The final point to be made about the metatarsus angle is that it remains relatively unchanged with pronation and supination. Both axes move together as components of the forefoot during pronation and supination of the foot.
An alternate method for determining the metatarsus adductus angle is to measure the angle between the longitudinal axis of the metatarsus and the longitudinal axis of the second cuneiform (instead of the lesser tarsus longitudinal axis).1,11 The second cuneiform is stable and rectangular (Figure 13-2). Engel et al.11 found that using the longitudinal axis of the second cuneiform yields an angle 3° higher than using the longitudinal axis of the lesser tarsus. Therefore, the normal range is 13° to 23° when the second cuneiform is used as the proximal reference.
The Z Foot Situation
In the Z foot alignment, three segmental reference lines are used to roughly assess foot linearity. The closer the three reference lines are to being parallel, the more stable the foot. The first of the reference lines is the base of the Z represented by the longitudinal axis of the rearfoot. The center portion of the Z is represented by the longitudinal axis of the lesser tarsus. The third and final reference line forming the Z is the longitudinal axis of the metatarsus.
In a normal foot, the longitudinal axes of the rearfoot, lesser tarsus (midfoot), and metatarsus all fall within the normal values described earlier. In the Z foot deformity, the lesser tarsus is severely abducted, and the metatarsus is adducted (see Figure 14-3 on page 237).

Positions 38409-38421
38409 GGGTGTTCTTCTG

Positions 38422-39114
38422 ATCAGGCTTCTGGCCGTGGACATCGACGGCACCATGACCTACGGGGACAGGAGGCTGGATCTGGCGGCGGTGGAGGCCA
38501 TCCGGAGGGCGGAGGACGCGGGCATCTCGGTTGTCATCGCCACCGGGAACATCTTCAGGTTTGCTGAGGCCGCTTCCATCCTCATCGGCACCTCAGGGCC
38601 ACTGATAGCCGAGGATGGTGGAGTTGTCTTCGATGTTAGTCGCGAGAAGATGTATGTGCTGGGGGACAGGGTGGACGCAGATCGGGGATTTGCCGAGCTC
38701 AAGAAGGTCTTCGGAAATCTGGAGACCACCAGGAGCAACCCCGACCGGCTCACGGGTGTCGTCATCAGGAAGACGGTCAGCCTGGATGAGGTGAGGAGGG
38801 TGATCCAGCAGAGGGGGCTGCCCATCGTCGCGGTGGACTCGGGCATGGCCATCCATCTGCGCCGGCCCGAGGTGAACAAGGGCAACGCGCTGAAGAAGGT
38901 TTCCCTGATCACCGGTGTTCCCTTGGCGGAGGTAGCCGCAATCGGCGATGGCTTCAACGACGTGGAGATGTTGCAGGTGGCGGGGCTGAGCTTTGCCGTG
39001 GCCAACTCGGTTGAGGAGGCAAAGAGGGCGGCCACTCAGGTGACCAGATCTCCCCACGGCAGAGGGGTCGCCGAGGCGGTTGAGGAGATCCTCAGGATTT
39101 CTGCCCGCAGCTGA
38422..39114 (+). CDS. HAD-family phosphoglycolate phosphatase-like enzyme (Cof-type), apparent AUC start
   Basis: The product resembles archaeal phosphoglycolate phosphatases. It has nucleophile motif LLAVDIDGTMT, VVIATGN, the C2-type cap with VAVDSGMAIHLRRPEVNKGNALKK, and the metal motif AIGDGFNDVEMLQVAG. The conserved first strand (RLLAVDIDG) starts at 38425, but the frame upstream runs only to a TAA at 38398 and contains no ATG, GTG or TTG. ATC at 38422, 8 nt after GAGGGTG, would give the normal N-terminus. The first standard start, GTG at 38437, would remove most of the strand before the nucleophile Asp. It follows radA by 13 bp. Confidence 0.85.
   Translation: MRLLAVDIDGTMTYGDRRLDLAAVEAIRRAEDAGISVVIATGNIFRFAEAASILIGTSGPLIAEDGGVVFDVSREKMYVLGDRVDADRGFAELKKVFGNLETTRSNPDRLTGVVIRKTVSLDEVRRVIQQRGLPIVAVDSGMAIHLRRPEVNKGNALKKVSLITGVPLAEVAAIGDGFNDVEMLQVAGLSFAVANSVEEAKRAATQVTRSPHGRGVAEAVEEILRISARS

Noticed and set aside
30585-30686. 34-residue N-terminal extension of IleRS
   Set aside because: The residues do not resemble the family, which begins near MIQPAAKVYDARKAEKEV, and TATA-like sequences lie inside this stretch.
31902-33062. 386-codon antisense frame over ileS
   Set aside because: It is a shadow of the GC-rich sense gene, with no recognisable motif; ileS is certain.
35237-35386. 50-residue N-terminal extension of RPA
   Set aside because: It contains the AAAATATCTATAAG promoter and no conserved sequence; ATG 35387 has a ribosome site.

A Z foot is unstable because of the large angles made by three major segments of the foot. As the distal segments are compressed on the proximal segments, compression of the joints is reduced because the angular relationships make the joints nonperpendicular to the compressive force vector.
Forefoot Adductus Angle
The forefoot angle (Figure 13-2) is defined as the angulation between the longitudinal axis of the rearfoot and the longitudinal axis of the forefoot.1,2,7 A normal lower extremity generally has more metatarsus adduction than lesser tarsus abduction. Therefore, it is normal for the forefoot to be slightly adducted relative to the rearfoot (calcaneus), and is frequently referred to as the forefoot adductus angle. No normal angular value has been determined, but roughly 8° to 12° is acceptable.7
The forefoot in a stable rectus foot should be slightly abducted relative to the longitudinal axis of the talar neck and head. Therefore, the forefoot is aligned roughly in the same direction as the leg, allowing sagittal plane motion at the knee, ankle, and metatarsophalangeal joints to occur in approximately the same direction.